Top 250 Tuesday: #094 – Un Chien Andalou (1929)

Continuing to wend my way through the Sight and Sound Top 250 Greatest Movies of All Time. This week, it’s #144 on the list, Luis Bunuel and Salvador DaliUn Chien Andalou. For a longer introduction to this series and a look at the full list, just click here. And if you want a heads-up on what I’ll be watching for next week in case you want to watch along, just head on over to the Facebook page or follow me on Twitter (both of those links are in the sidebar) where I’ll generally be posting that info later in the day.

un-chien-andalou-1929-L-brzo1tDavid Lynch wishes he could be this bizarre and intriguing.

That was my first thought upon watching Luis Bunuel and Salvador Dali’s surrealist short masterpiece Un Chien Andalou (translated: An Andalusian Dog).

The film runs only 16 minutes, but those minutes are filled with the kind of images that can only occur in dreams (or perhaps I should say nightmares). And that’s exactly the point.

Rightfully for a film of this type, and especially one this important to cinema, it still holds the power to shock.

Un Chien Anadalou was Bunuel’s first film, and in teaming with noted surrealist painter Salvador Dali for the script for this film, he found a true partner who could help tp bring his idea of disconnected dream inspired visions to life. I’m not going to bother trying to describe the plot or even give you any description of the images that await you in watching the film, instead I’ll simply embed the entire thing below and encourage you to experience (and I do mean experience as opposed to simply watch) the entire thing for yourself, allowing it to unfold before you.

What I will do, is give you a bit more background on the film, courtesy of Wikipedia:

Buñuel told Dalí at a restaurant one day about a dream in which a cloud sliced the moon in half “like a razor blade slicing through an eye”. Dalí responded that he’d dreamed about a hand crawling with ants. Excitedly, Buñuel declared: “There’s the film, let’s go and make it.” They were fascinated by what the psyche could create, and decided to write a script based on the concept of suppressed human emotions.

In deliberate contrast to the approach taken by Jean Epstein and his peers, which was to never leave anything in their work to chance, with every aesthetic decision having a rational explanation and fitting clearly into the whole, Buñuel made clear throughout his writings that, between Dalí and himself, the only rule for the writing of the script was: “No idea or image that might lend itself to a rational explanation of any kind would be accepted.”[5] He also stated: “Nothing, in the film, symbolizes anything. The only method of investigation of the symbols would be, perhaps, psychoanalysis.”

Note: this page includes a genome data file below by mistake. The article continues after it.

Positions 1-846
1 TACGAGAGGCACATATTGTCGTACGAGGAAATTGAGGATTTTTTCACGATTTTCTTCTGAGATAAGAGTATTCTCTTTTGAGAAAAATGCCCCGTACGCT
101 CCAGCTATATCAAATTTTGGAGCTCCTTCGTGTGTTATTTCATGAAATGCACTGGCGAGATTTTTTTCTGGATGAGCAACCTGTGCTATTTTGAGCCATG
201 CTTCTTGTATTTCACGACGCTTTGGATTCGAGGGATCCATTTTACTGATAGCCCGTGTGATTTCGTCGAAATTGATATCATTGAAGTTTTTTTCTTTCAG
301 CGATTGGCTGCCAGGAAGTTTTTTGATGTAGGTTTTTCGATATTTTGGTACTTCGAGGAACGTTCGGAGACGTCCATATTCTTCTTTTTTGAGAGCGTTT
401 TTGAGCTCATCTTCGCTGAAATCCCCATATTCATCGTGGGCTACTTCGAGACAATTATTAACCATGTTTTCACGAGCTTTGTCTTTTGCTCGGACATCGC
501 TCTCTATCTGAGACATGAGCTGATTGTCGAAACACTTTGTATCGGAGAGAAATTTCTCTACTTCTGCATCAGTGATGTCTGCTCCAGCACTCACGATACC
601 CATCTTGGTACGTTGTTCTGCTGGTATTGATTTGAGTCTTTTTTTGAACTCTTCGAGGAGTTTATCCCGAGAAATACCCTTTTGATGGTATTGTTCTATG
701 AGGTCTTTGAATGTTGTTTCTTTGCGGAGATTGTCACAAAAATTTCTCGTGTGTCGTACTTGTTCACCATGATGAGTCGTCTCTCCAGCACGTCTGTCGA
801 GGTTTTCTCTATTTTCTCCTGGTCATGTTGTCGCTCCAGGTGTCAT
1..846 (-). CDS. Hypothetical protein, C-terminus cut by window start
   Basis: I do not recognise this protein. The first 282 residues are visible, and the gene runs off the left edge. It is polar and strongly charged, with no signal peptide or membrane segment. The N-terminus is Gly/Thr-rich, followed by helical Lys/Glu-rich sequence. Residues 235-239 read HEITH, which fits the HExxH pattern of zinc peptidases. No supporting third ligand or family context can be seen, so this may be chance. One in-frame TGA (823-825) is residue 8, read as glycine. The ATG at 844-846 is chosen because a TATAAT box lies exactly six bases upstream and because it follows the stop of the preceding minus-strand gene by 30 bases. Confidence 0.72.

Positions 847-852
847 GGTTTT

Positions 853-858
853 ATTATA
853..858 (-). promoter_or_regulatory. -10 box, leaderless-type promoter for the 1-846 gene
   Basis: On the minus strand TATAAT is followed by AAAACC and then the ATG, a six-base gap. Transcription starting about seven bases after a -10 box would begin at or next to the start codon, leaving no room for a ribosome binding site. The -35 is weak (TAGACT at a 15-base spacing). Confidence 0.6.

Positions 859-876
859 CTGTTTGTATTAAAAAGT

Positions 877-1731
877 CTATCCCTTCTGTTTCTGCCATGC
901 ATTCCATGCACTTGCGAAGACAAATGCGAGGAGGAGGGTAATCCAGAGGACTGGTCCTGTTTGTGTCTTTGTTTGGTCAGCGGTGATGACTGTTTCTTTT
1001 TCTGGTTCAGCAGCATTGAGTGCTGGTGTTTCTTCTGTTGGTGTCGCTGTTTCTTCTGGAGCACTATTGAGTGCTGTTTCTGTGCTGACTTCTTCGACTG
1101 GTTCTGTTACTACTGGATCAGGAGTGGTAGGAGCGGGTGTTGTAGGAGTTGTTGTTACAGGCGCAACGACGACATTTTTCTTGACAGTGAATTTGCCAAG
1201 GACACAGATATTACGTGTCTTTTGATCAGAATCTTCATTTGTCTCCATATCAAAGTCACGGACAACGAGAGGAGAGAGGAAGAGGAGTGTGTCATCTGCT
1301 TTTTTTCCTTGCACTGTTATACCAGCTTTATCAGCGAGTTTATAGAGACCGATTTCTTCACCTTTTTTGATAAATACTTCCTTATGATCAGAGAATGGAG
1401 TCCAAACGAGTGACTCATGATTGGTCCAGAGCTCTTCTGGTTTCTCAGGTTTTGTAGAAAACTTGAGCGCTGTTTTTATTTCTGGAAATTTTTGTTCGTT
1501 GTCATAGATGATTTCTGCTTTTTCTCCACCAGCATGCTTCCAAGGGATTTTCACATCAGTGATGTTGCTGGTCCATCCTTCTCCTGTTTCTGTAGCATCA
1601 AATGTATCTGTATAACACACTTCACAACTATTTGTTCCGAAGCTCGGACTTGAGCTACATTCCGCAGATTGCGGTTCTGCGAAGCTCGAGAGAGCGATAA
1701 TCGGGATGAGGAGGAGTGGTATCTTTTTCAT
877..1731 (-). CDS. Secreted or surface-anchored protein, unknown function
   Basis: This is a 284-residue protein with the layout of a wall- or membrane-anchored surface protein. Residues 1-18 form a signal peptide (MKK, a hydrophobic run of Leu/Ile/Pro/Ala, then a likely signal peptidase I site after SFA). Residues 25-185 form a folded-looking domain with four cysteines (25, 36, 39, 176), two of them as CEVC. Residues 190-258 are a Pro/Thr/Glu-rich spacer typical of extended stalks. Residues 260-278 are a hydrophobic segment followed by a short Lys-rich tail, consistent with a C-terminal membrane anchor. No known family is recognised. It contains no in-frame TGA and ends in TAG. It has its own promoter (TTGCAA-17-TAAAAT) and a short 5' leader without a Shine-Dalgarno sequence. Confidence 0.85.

Again, since the film runs only 16 minutes, I encourage you to watch it for yourself. I’m not going to guarantee that you’re going to enjoy it as much as I did, but I do suspect it will be an experience that you won’t soon forget.

So what are your thoughts on Un Chien Andalou? Is it a movie that you’ve seen or would like to? If you have seen it, is it one that would make your own Top 10 list? Or would it not even crack your Top 250? Let me know below.


5 thoughts on “Top 250 Tuesday: #094 – Un Chien Andalou (1929)

    1. Thanks so much for both the comment and the compliment! It’s notes like this that really help to keep me going on this little adventure I’ve undertaken.

      Trust me, though, when I say I’m learning as much as anyone when it comes to watching these films. That’s one of the main reasons I started this in the first place, – to expand both my filmic horizons and knowledge. And it’s definitely one of those situations where I continually am reminded that the more I learn, the more there is to learn.

      Nonetheless, I’m definitely glad you’re enjoying these posts.

Leave a Comment

Fill in your details below or click an icon to log in: Logo

You are commenting using your account. Log Out /  Change )

Google+ photo

You are commenting using your Google+ account. Log Out /  Change )

Twitter picture

You are commenting using your Twitter account. Log Out /  Change )

Facebook photo

You are commenting using your Facebook account. Log Out /  Change )


Connecting to %s